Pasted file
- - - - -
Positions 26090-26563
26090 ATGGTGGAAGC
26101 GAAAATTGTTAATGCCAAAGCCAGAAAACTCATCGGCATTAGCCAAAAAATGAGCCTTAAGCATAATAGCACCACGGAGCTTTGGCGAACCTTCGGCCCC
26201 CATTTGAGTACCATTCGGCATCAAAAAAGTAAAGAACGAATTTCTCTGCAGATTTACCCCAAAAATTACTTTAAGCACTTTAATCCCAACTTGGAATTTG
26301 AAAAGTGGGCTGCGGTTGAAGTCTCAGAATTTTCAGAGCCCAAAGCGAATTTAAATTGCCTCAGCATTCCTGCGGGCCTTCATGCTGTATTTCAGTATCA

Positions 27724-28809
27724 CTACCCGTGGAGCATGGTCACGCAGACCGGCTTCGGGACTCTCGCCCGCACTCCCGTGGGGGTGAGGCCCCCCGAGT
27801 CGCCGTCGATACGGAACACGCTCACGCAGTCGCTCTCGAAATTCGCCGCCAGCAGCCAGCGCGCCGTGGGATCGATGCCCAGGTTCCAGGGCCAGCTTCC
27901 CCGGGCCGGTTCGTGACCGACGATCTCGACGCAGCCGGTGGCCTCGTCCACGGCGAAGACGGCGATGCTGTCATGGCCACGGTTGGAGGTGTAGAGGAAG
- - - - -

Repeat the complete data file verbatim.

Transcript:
Positions 26090-26563
26090 ATGGTGGAAGC
26101 GAAAATTGTTAATGCCAAAGCCAGAAAACTCATCGGCATTAGCCAAAAAATGAGCCTTAAGCATAATAGCACCACGGAGCTTTGGCGAACCTTCGGCCCC
26201 CATTTGAGTACCATTCGGCATCAAAAAAGTAAAGAACGAATTTCTCTGCAGATTTACCCCAAAAATTACTTTAAGCACTTTAATCCCAACTTGGAATTTG
26301 AAAAGTGGGCTGCGGTTGAAGTCTCAGAATTTTCAGAGCCCAAAGCGAATTTAAATTGCCTCAGCATTCCTGCGGGCCTTCATGCTGTATTTCAGTATCA

Positions 27724-28809
27724 CTACCCGTGGAGCATGGTCACGCAGACCGGCTTCGGGACTCTCGCCCGCACTCCCGTGGGGGTGAGGCCCCCCGAGT
27801 CGCCGTCGATACGGAACACGCTCACGCAGTCGCTCTCGAAATTCGCCGCCAGCAGCCAGCGCGCCGTGGGATCGATGCCCAGGTTCCAGGGCCAGCTTCC
27901 CCGGGCCGGTTCGTGACCGACGATCTCGACGCAGCCGGTGGCCTCGTCCACGGCGAAGACGGCGATGCTGTCATGGCCACGGTTGGAGGTGTAGAGGAAG